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Proposed Rule

Proposed Revision to Vintage Date Requirements

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AGENCY:

Alcohol and Tobacco Tax and Trade Bureau, Treasury.

ACTION:

Notice of proposed rulemaking.

SUMMARY:

The Alcohol and Tobacco Tax and Trade Bureau proposes to amend its wine labeling regulations to allow a vintage date to appear on a wine that is labeled with a country as an appellation of origin. The proposal would provide greater grape sourcing and wine labeling flexibility to winemakers, both domestic and foreign, while still ensuring that consumers are provided with adequate information as to the identity and quality of the wines they purchase.

DATES:

Comments must be received on or before January 3, 2012.

ADDRESSES:

You may send comments on this notice to one of the following addresses:

  • http://www.regulations.gov (via the online comment form for this notice as posted within Docket No. TTB-2011-0008 at “Regulations.gov,” the Federal e-rulemaking portal);
  • Director, Regulations and Rulings Division, Alcohol and Tobacco Tax and Trade Bureau, P.O. Box 14412, Washington, DC 20044-4412; or
  • Hand Delivery/Courier in Lieu of Mail: Alcohol and Tobacco Tax and Trade Bureau, 1310 G Street NW., Suite 200E, Washington, DC 20005.

See the Public Participation section of this notice for specific instructions and requirements for submitting comments, and for information on how to request a public hearing.

You may view copies of this notice and any comments TTB receives about this proposal at http://www.regulations.gov within Docket No. TTB-2011-0008. A direct link to this docket is also available on the TTB Web site at http://www.ttb.gov/​wine/​wine-rulemaking.shtml under Notice No. 122. You may also view copies of this notice and any comments received about this proposal by appointment at the TTB Information Resource Center, 1310 G Street NW., Washington, DC 20005. Please call 202-453-2270 to make an appointment.

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FOR FURTHER INFORMATION CONTACT:

Jennifer Berry, Alcohol and Tobacco Tax and Trade Bureau, Regulations and Rulings Division, P.O. Box 18152, Roanoke, VA, 24014; telephone 202-453-1039.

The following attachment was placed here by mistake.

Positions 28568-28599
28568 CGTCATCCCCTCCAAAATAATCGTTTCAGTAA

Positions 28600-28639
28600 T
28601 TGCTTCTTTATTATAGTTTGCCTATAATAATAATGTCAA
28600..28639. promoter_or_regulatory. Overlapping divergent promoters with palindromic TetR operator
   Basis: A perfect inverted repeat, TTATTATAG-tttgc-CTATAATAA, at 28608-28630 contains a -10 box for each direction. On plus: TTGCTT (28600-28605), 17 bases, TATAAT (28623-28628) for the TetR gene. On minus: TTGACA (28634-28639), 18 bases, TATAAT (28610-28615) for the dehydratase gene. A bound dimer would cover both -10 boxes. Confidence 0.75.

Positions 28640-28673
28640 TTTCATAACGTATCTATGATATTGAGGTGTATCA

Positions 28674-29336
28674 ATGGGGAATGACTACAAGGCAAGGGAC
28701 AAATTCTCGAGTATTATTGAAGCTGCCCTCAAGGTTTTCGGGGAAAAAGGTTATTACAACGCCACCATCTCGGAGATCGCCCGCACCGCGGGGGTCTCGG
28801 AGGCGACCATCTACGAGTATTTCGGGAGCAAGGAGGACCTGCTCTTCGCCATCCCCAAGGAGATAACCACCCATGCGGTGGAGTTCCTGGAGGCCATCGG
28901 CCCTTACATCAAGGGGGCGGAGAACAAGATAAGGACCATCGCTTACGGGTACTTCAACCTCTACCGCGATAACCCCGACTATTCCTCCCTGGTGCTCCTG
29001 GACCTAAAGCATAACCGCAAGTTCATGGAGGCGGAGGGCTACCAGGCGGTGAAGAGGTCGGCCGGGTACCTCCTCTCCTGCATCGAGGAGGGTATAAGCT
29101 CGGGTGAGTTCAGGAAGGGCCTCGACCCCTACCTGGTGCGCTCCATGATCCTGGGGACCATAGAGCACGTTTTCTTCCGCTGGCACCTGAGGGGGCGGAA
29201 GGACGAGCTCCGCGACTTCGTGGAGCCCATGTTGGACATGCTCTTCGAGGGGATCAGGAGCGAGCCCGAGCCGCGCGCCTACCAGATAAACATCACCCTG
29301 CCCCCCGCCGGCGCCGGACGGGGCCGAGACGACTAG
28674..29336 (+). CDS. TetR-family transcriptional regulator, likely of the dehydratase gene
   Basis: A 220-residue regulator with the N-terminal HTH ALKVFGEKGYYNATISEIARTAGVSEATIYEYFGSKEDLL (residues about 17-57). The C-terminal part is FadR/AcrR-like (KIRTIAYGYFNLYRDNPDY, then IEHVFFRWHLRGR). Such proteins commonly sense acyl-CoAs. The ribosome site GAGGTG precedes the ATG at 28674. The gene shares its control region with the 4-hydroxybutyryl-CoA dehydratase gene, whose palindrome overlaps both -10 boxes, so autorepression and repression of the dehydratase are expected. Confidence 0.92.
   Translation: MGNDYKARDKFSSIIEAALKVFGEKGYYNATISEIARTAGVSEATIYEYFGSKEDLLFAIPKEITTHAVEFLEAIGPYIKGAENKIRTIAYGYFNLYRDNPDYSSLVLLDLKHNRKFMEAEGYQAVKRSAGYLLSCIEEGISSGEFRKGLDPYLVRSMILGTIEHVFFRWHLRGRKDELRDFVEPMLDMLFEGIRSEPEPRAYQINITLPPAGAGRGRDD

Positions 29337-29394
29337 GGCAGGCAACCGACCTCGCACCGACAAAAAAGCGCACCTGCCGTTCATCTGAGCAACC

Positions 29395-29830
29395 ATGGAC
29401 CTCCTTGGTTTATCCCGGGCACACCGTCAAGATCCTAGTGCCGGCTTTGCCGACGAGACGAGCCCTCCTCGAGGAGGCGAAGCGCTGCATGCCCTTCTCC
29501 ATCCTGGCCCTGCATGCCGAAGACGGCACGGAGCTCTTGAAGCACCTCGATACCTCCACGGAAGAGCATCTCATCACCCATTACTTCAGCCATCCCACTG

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SUPPLEMENTARY INFORMATION:

Background on Wine Labeling

TTB Authority

Section 105(e) of the Federal Alcohol Administration Act (FAA Act), 27 U.S.C. 205(e), authorizes the Secretary of the Treasury to prescribe regulations for the labeling of wine, distilled spirits, and malt beverages. The FAA Act requires that these regulations, among other things, prohibit consumer deception and the use of misleading statements on labels, and ensure that labels provide the consumer with adequate information as to the identity and quality of the product. The Alcohol and Tobacco Tax and Trade Bureau (TTB) administers the FAA Act and the regulations promulgated under it.

Current Vintage Date Requirements

Part 4 of the TTB regulations (27 CFR part 4) sets forth the standards promulgated under the FAA Act for the labeling and advertising of wine. Section 4.27 of the TTB regulations (27 CFR 4.27) sets forth rules regarding the use of a vintage date on wine labels. Section 4.27(a) provides that vintage wine is wine labeled with the year of harvest of the grapes and that the wine “must be labeled with an appellation of origin other than a country (which does not qualify for vintage labeling).” Rules regarding appellation of origin labeling are contained in § 4.25 of the TTB regulations (27 CFR 4.25).

In addition, § 4.27(a)(1) provides that for American or imported wines labeled with a viticultural area appellation of origin (or its foreign equivalent), at least 95 percent of the wine must have been derived from grapes harvested in the labeled calendar year. For American or imported wines labeled with an appellation of origin other than a country or viticultural area (or its foreign equivalent), § 4.27(a)(2) provides that at least 85 percent of the wine must have been derived from grapes harvested in the labeled calendar year.Start Printed Page 68374

The requirement that vintage wine must be labeled with an appellation of origin other than a country derives from T.D. ATF-53, published in the Federal Register (43 FR 37672) by TTB's predecessor agency, the Bureau of Alcohol, Tobacco and Firearms (ATF), on August 23, 1978. Prior to that time the applicable regulations required that grapes used to make vintage wine must have been grown in the same “viticultural area,” a term then undefined by the regulations.

In amended Notice No. 304, a notice of proposed rulemaking preceding T.D. ATF-53 and published in the Federal Register (42 FR 30517) on June 15, 1977, ATF noted that the wine industry advocated that the then current requirement that 95 percent of the grapes used to make vintage wine be grown in the labeled appellation area be reduced to 75 percent. This mirrored the requirement that to bear an appellation of origin, at least 75 percent of the grapes used to make a wine must be grown in the appellation area indicated on the label. The industry position, according to ATF, was that “vintage means only that the grapes were grown in the specified year, and that the place in which the grapes were grown is unimportant.” ATF stated in that notice that it did not agree, commenting as follows

A good year in one part of California, for example, does not necessarily mean a good year in another part, any more than a good year in Burgundy means a good year in Bordeaux. For a vintage to be meaningful to consumers, they must have assurance that the grapes were grown in the place stated on the label. We believe that a 95 percent requirement provides greater assurance than a 75 percent requirement.